“Taking particles captured by a cylindrical device on a car’s exhaust pipe, Graviky has developed Air Ink, oil-based paints, spray paints, and pens that contain pigments derived from carbon soot. In August, Graviky teamed up with Tiger Beer to provide local Hong Kong artists with 150 liters of Air Ink—from 2,500 hours’ worth of pollution—to create street murals. Their products aren’t currently sold commercially. They hope cities will use Graviky’s devices to revamp public transportation.” –Graviky Labs
Sharma, Kaushik, and two others have been refining their technology for more than a year and recently soft-launched their Air-Ink product as a Kickstarter project with a nearly $10,000 goal. They also hope to make black-ink production more sustainable and environmentally friendly. “We are replacing the consumption of fossil fuels to make carbon black [inks],” they say.
Pledges to kickstarter have far outreached the original goal but it is still possible to order your own bottle of air [pollution] ink. https://www.kickstarter.com/projects/1295587226/air-ink-the-worlds-first-ink-made-out-of-air-pollu
In case you haven’t found the latest Chrome extension, Make America Kittens Again can be added to your Google Chrome browser to automatically detect images of Donald Trump on the web and change them to photographs of kittens. It works especially well with The New York Times and The Wall Street Journal.
It works equally well with other members of the Trump family. Depending on the number of images, the replacement can take a few minutes. Give it a try.
When seen in person, these two well-known triptychs surprise the viewer in several ways. They are not flat paint but multimedia collage with molded gesso, string, glass, and other common materials. And they are not the work of a single artist but two. Originally installed at opposite sides of Catherine Cranston’s early twentieth-century Glasgow tea room, the mural above entitled “Wassail” is by Charles Rennie Mackintosh (1868-1928) and “May Queen” below is by Margaret MacDonald (1864-1933) who trained alongside Charles and eventually married him.
While it is Charles who is always credited with receiving the commission and designing all aspects of the tearoom, Glasgow natives are fond of repeating his comment, “Margaret has genius, I have only talent.” In the early 1900s, the Mackintoshes worked on a series of interiors but unfortunately, Cranston’s business on Ingram Street was demolished. Today, only the Willow Tea Rooms (1903) remains intact.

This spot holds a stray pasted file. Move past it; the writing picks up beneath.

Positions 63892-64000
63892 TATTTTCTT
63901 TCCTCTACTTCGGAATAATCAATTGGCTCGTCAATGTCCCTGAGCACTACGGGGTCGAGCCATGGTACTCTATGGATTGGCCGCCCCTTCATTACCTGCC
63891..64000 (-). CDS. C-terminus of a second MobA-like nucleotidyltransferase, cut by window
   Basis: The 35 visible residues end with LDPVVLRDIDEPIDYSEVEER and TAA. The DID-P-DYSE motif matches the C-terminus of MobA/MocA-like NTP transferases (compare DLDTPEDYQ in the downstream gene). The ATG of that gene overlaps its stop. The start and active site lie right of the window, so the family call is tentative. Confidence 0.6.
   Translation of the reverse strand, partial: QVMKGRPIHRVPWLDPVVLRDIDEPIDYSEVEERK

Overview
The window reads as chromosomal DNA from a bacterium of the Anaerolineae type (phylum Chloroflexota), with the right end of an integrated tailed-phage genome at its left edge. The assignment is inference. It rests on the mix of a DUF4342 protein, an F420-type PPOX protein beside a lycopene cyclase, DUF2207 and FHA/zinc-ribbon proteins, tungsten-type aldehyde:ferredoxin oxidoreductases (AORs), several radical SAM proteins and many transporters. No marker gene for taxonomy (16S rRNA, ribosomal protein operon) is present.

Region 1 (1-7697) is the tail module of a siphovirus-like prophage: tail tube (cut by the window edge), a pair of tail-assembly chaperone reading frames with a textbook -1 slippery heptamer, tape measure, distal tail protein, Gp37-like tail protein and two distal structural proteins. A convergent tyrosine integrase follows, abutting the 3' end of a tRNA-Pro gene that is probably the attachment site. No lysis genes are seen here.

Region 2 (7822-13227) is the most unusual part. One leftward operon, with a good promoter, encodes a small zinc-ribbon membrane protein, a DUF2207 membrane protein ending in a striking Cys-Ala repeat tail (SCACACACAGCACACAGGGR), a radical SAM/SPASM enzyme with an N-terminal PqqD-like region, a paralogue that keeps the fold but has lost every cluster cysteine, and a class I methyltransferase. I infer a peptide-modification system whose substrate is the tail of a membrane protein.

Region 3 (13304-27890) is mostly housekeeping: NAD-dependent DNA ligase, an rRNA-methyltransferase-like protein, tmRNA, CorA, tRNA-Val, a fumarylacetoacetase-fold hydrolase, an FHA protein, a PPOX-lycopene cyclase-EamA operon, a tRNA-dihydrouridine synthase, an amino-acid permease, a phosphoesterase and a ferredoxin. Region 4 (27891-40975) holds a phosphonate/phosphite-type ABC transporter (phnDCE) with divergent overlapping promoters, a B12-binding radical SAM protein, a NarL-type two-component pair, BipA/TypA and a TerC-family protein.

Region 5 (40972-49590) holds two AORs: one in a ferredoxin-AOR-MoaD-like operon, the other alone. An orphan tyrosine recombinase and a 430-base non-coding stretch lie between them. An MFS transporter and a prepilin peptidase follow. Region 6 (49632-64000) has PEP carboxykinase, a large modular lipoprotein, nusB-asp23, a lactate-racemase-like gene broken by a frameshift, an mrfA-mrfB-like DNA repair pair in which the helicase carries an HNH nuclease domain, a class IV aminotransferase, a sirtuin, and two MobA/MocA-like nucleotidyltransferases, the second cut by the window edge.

Sink or swim [electronic resource] by Su Friedrich. West Hollywood, CA : Stag Films, 2013. One online resource (47 min.).
Congratulations to Princeton University Professor of Visual Arts Su Friedrich, whose 1990 documentary “Sink or Swim” has been added to the National Film Registry by the Librarian of Congress. The autobiographical story about the schism between a daughter and her father can be viewed here: http://www.aspresolver.com/aspresolver.asp?GLTV;2180783
“Acting Librarian of Congress David Mao announced today the annual selection of 25 motion pictures to be named to the National Film Registry of the Library of Congress. These films, which epitomize the diversity and richness of the nation’s cinematic heritage, have been identified as motion pictures that deserve to be preserved because of their cultural, historic or aesthetic importance.
‘Selecting a film for the National Film Registry recognizes its importance to cinema and America’s cultural and artistic history,’ said Mao. ‘The registry is an invaluable way to advance public awareness of the richness, creativity and variety of our nation’s film heritage.’”
For a complete list of the 2015 inductees, see http://www.loc.gov/today/pr/2015/15-216.html
From the registry:
Sink or Swim (1990). In this autobiographical tale told in voice-over by a teenage girl (Jessica Lynn), Su Friedrich relates a series of 26 short vignettes that reveal a subtext of a father preoccupied by his career and of a daughter emotionally scarred by his behavior. Black-and-white film clips of ordinary daily activities illustrate Friedrich’s poetically powerful text to create a complex and intense film. Of this work, which garnered numerous festival awards, Friedrich wrote, “The issue for me is to be more direct, or honest, about my experiences, but also to be analytical. ‘Sink or Swim’ is personal, but it’s also very analytical, or rigorously formal.”
Friedrich’s films and videos have been featured in retrospectives at major museums and festivals, and she has received both Guggenheim and Rockefeller Foundation Fellowships. Michael Zyrd wrote in Senses of Cinema: “The textures, cinematic and emotional, of Friedrich’s work are both private and highly mediated, embodying an aesthetic style and range of concerns that make her one of the most innovative and accessible artists currently working in the dynamic tradition of the modernist American Avant-Garde.”
One of AIGA’s fifty best books of 1936 was One More Spring with hand-stenciled color by William Addison Dwiggins (1880-1956), who also designed the binding. Each of the 750 copies sold for $10 and it continues to be a favorite of book collectors.
While many of his books were designed to look like stencil printing, the final editions were in fact printed from relief metal blocks. This title, however, clearly states that the designs were stenciled by Dwiggins and so, I take it as fact. The flat areas of color show no evidence of a human hand but the artist was extremely precise. I would not want to second guess him. What do you think?
At this point in his career, Dwiggins did all the work himself from his home studio in Hingham, Massachusetts, separating the design into individual stencils and cutting them from celluloid sheets. Several designs include one stencil repeated many times to form a picture. For painting on the color, he cut off a shaving brush since he didn’t have the traditional animal-hair pompon.
The artist wrote, “the cutting is done into bits of celluloid taped in place over the pen drawings of the elements. After the ties have been located, a light cutting is made, not all the way through the film, and if necessary, French chalk rubbed into the scratches. Then over black paper to let you see where to go, a final cut is made through the film.
Curator Philip Hofer called Dwiggins, “America’s one truly modern typographer, and by far her most outstanding book decorator and calligrapher; a mechanical wizard, type designer, and specialist in advertising layout; an illustrator, mural painter, costume designer, and sculptor, a playwright, satirist, and perhaps beyond ever the best of his art – a thinker and poet in prose.”